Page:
Privacy

Related Faculty

chuang2019.jpg
Professor
Bio-sensory computing; brainwave authentication; information economics and policy
Chris Hoofnagle
Adjunct Professor
Internet law, information privacy, consumer protection, cybersecurity, computer crime, regulation of technology, edtech
Headshot of Professor Deirdre K. Mulligan
Professor
privacy, fairness, human rights, cybersecurity, technology and governance, values in design

Recent Publications

May 8, 2019

This paper reviews HCI research on privacy and design to discuss how utilizing a broader range of design methods from HCI can help support “privacy by design” efforts.

Dec 15, 2018

What can machines know about the mind? This dissertation seeks to understand people’s beliefs about this question: how these beliefs affect and arise from interactions with digital sensors, from prior beliefs about the mind and the body; and how these beliefs may shape the design of technical systems in the future.

The purpose of this dissertation is twofold. First, it surfaces that the boundary between sensing bodies and sensing minds is unstable, deeply entangled with social context and beliefs about the body and mind. Second, it proposes the porousness of this boundary as a site for studying the role that biosensing devices will play in near future. As biosensors creep into smart watches, bands, and ingestibles, their ability to divine not just what these bodies do, but what they think and feel, presents an under-explored avenue for understanding and imagining how thesetechnologies will come to matter in the course of life.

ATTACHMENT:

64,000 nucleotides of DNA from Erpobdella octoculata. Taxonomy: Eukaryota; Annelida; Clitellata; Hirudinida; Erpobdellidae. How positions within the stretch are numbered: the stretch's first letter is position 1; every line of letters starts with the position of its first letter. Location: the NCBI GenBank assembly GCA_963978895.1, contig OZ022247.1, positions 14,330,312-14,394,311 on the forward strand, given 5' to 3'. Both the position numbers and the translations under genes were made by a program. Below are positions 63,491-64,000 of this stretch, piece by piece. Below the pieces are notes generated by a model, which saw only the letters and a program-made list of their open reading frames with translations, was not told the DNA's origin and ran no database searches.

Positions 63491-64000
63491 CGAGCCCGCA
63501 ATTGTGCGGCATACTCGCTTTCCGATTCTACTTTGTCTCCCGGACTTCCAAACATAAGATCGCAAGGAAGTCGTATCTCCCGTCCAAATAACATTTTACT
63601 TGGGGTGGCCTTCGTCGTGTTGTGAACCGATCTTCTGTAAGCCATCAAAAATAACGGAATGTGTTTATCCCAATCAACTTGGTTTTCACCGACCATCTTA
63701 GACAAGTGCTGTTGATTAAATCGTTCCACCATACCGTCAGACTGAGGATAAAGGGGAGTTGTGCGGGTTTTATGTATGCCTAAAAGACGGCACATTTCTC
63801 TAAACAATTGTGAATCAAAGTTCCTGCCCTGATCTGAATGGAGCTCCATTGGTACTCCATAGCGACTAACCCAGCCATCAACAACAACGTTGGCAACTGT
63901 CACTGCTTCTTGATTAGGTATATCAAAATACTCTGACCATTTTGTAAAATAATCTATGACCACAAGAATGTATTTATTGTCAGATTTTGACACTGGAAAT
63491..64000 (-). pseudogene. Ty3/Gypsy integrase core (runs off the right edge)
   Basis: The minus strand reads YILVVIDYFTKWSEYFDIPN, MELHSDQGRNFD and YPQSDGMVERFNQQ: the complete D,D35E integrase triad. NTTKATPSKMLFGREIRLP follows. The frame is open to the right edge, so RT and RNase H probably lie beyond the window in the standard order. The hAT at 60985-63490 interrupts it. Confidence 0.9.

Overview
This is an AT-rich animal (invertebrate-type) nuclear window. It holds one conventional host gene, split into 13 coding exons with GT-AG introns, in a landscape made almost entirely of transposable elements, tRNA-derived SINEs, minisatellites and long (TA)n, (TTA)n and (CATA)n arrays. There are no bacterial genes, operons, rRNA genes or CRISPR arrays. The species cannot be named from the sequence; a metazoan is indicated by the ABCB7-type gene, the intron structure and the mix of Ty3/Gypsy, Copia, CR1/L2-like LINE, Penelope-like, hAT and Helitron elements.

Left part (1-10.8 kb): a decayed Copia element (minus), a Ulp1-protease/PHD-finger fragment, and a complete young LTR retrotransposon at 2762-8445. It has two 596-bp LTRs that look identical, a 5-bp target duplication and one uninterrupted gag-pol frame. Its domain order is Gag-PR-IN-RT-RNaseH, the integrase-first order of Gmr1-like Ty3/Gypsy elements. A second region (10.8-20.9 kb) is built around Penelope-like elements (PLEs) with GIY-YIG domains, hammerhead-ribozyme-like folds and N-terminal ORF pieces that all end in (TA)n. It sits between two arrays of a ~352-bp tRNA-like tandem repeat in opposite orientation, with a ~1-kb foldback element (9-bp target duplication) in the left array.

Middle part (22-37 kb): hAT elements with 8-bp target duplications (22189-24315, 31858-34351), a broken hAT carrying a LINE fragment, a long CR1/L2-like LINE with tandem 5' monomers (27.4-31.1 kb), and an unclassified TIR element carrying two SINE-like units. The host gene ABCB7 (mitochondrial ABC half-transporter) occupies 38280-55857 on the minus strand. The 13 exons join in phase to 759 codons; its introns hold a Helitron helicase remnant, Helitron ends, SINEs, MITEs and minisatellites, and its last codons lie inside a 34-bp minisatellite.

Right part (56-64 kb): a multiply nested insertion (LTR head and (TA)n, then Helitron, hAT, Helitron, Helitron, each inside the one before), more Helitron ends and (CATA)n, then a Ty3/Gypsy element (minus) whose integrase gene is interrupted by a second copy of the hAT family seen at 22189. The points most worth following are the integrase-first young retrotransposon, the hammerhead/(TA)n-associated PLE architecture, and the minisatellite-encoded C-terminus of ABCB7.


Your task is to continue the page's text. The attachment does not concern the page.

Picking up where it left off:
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Privacy news

Hany Farid

Hany Farid says Facebook, the world’s largest social network, is set to grow the digital realm where images of child sexual abuse can spread freely.

woman presenting at conference

Cybersecurity lecturer Daniel Aranki discusses the novel research projects emerging from the I School’s Privacy Engineering course.

Hany Farid

Hany Farid authors op-ed on the safety concerns of a new Facebook privacy measure.

Jen King

School of Information alumna Jennifer King was honored by the iSchools organization for her doctoral dissertation, “Privacy, Disclosure, and Social Exchange Theory.”

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